Adam Silver speaks softly, resembles a cerebral college professor and carries a big stick. On Thursday, the NBA commissioner threw down the hammer heard around the league, around the country, around the world. Economically. Politically. Socially. Emotionally. The decision to move the 2017 All-Star Game out of Charlotte had been vetted by attorneys, evaluated by economists, debated in the hallways of Olympic Tower and, ultimately, became the source of sleepless nights.
But this was from the heart, from the gut, from the conscience.
This is the NBA. This is no surprise.
The league that prides itself on being the most progressive in professional major sports – the league that first roomed blacks with whites, introduced female referees and assistant coaches, and hired the first of many black head coaches and an openly gay CEO with the Golden State Warriors – stepped into another minefield with a powerful statement opposing a North Carolina bill that limits anti-discrimination protections within the state.
Specifically, House Bill 2, known as the bathroom bill, reverses a Charlotte ordinance that would have allowed gays and transgender individuals to use bathrooms based on their gender identification. Common sense, right? Or let us use an even simpler analogy: the overwhelming number of unisex bathrooms located throughout Europe.
See? Not so complicated.
“Since March, when North Carolina enacted HB2 and the issue of legal protections for the LGBT community in Charlotte became prominent, the NBA and the Charlotte Hornets have been working diligently to foster constructive dialogue and try to effect positive change,” Silver said Thursday in a statement. “We have been guided in these discussions by the long-standing core values of our league. While we recognize that the NBA cannot choose the law in every city, state and country in which we do business, we do not believe we can successfully host our All-Star festivities in Charlotte in the climate created by HB2.”
Voices inside and outside the realm of sports will resonate for days, perhaps even months, with other entertainers surely joining an exit list that already includes Bruce Springsteen, Pearl Jam, Nick Jonas and now the NBA. Earlier on Thursday, longtime Duke head coach Mike Krzyzewski, preparing Team USA for the upcoming Rio Olympics, offered a terse, “It’s an embarrassing bill. That’s all I’m going to say about it.”
Silver’s plans to relocate the festivities appeared inevitable when he addressed the media following the board of governors meeting last week in Las Vegas. Visibly moved as he discussed the matter, thoughtfully and deliberately, he went so far as to ponder other possible NBA sites, all within states that do not have discriminatory laws similar to those in North Carolina.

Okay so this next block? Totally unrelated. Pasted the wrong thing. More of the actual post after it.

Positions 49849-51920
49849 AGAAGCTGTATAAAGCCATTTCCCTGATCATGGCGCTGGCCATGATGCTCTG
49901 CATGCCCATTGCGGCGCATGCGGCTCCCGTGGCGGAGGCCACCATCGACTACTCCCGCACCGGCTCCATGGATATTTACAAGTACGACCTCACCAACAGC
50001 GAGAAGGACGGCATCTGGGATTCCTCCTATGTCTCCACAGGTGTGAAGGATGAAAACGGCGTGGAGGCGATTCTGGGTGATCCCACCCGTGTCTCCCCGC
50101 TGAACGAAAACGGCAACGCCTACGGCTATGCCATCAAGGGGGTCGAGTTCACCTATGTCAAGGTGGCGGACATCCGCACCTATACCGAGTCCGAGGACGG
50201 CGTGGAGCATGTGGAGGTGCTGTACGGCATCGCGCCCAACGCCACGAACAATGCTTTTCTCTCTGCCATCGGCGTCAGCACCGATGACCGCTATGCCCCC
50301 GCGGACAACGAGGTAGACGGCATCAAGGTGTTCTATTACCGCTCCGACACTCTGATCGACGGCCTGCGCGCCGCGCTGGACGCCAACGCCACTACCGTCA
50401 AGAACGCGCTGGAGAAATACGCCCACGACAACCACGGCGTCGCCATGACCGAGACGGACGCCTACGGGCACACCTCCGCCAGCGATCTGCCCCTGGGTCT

New Orleans, Chicago, New York and Brooklyn have been cited as possibilities. Sacramento, alas, has not. While the Kings compete in one of the most diverse communities in the country and are moving into Golden 1 Center in October, one high-ranking league executive told The Bee that the inadequate number of hotel rooms remains the major obstacle to hosting the All-Star festivities. Yet the source also suggested that, in the not-too-distant future, the league planned to study creative alternatives, say, a possible partnership with Airbnb – the online venue that allows people to rent homes and apartments around the country.
The fact that Kings principal owner Vivek Ranadive was among the loudest voices advocating the ousting of former Clippers owner Donald Sterling, whose racist comments infuriated many within the league three years ago and led to a threatened player boycott, is not irrelevant, either.
“The NBA has long stood for inclusion and respect, and the Sacramento Kings are proud to be a part of that legacy,” Ranadive said in a statement. “On and off the court, we have a diverse team, representing different countries, races, religions, ages and sexual orientations. … We applaud and support the NBA’s decision to ensure that all members of the NBA family, our fans and our partners are able to attend and enjoy the All-Star Game in a state where they feel welcome and safe. We enthusiastically support Commissioner Silver, and we are proud to play in a league that is a leader in promoting the importance of diversity and equality.”
Regardless of where the game is played, the damage to North Carolina already is significant. Along with the hit to the state’s image, the weeklong activities were expected to generate an estimated $100 million for the local economy.
Interestingly, there also is a slice of painful, historic irony here, sort of a threatened partnership between the blue league and a red-state governor: When the expansion Charlotte Hornets relocated to New Orleans in 2002 after years of opposition from the league, then-mayor Pat McCrory immediately led a delegation of business and political leaders to New York to discuss the possibility of an expansion franchise with then-Commissioner David Stern.
Furious at former Hornets George Shinn for stripping a thriving, once-rabid fan base of its team, and receptive to a strong pitch from members of the aggrieved community, Stern urged his owners to grant Charlotte another franchise. In 2004, the team was born and named the Bobcats.
Male or female? Funny, but gender was never an issue. Yet here it is, 2016. Stern is retired. McCrory, the former mayor, is the governor who signed the bill that cost Charlotte is first All-Star Game since 1991. Silver is taking up the fight for his league, which as history suggests, is as it should be. Besides playing games, the NBA almost always steps to the front.